Once the promo caravan cleared out with about 45 minutes to go, the police arrived. They walked down from the summit and spaced themselves about 2 every 50 meters for the entire last kilometer. I draped a jacket over the snow fence and was soon asked to move it. At first I thought this was a safety issue, nothing loose that a rider could snag while he passed close to the fencing, but it turned out the guy was a Giro publicity rep. He was making sure all of the logos afixed to the snow fencing would be unobstructed for the cameras following the riders. I saw the same guy make several people remove their Di Luca banners which were also concealing sponsor logos.

My Italian was sufficient to hear what was going on down the mountain as the riders began their approximate 30 minute ascent (at least for the fast guys). The mountain top let out a collective groan when Di Luca (the local boy) got shelled. The peloton had disintgrated rather quickly on the lower slopes of the climb. By the time riders reached me with 350 meters to go, they came by in ones or twos, then groups of maybe 4-6. I could recognize a fair amount of the riders, but not all by any means. Unfortunately I left my start list in the car and I was going from memory and visuals only.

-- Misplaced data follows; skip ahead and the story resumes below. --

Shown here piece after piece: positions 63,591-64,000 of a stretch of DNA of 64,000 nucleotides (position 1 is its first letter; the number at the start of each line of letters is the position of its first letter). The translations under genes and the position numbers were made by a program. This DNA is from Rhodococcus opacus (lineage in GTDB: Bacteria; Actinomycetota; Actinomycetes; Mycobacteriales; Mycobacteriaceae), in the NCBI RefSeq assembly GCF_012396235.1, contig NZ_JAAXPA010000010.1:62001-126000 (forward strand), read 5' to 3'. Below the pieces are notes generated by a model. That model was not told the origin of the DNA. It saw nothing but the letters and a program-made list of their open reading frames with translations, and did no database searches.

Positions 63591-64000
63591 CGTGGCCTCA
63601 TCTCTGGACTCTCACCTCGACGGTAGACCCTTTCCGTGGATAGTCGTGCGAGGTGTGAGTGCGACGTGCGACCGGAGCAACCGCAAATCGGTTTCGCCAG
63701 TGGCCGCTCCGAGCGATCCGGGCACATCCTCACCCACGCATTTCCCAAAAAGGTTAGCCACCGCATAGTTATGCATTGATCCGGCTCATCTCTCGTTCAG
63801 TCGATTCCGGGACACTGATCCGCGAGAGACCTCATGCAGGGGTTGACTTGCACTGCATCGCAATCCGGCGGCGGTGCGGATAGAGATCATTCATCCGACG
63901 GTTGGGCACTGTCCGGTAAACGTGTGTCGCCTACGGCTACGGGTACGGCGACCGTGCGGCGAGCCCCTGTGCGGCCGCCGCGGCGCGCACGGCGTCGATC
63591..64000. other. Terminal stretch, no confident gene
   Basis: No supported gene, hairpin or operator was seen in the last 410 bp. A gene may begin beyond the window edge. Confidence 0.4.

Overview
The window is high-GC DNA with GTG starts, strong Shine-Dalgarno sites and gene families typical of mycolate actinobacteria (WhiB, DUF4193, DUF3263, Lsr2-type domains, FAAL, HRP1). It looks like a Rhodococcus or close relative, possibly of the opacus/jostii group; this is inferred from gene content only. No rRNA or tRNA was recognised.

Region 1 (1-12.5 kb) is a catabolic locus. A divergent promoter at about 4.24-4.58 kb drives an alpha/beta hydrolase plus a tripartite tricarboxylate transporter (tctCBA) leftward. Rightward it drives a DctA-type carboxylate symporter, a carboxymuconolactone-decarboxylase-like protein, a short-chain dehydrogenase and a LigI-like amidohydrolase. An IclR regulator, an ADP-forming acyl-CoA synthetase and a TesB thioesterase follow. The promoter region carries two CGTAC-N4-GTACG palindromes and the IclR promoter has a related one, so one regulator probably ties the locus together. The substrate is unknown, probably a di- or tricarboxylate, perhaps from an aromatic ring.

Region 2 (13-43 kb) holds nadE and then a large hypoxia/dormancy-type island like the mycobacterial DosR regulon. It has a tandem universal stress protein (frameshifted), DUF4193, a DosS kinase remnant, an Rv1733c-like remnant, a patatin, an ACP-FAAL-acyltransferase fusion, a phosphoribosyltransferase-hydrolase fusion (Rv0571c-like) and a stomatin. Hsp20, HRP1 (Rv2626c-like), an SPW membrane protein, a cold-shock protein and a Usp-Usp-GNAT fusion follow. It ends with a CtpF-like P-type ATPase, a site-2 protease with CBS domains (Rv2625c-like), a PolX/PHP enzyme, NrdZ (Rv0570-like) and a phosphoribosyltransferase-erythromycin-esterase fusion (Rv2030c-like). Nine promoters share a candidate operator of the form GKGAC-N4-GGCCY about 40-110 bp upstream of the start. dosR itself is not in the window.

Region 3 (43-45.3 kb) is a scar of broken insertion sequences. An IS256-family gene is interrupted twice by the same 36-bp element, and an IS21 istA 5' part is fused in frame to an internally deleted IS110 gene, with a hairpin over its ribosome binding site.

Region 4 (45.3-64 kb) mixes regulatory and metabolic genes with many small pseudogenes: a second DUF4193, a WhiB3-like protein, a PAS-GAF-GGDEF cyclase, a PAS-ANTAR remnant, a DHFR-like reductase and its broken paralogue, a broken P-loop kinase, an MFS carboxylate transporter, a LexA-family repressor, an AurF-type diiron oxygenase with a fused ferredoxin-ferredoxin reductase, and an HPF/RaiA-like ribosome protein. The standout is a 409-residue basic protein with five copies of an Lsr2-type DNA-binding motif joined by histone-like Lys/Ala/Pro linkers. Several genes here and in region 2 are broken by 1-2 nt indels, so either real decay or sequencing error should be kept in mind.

Amazingly, after about 10 minutes and maybe about 1/3 of the peloton through to the finish, people started piling into the road so they could walk uphill to the podium presentations. It was a real clusterfuck, especially since riders started coasting back down the climb after only about 8 minutes. Anybody who finished high up and who didn’t have to make a podium appearance or anti-doping test simply donned their winter clothing, scored some Coke, and made a beeline down off the mountain immediately. Nobody had helmets, everyone was decked out in jackets, knee warmers, and warm hats, and many were slurping down Coke while coasting down the steep slope no-handed. Then the pros started to get exceedingly pissed when doofusses got in their way. The riders did not want to touch their brakes. Surprisingly, at least to me, most seemed remarkably fresh and composed. Some Quick-Step riders started losing their shit and screamed at several teenagers on mountain bikes who almost took them out. Then a bunch of spectators, especially old men, started ripping into the kids, too. After about 20 minutes we hopped the fence and started walking uphill to the finish as well. Jan Ullrich, on his way down, came to a stop about 1 foot behind my wife, just patiently waiting for the crowd to part. He looked damn lean, just with a gigantic head. Two pretty large gruppettos rolled by us on the way up to the finish line. At least each had a motorcycle escort to urge the crowds to part. The cops totally lost the ability to keep the road clear, although they didn’t really seem to care after about the first 25 riders came through.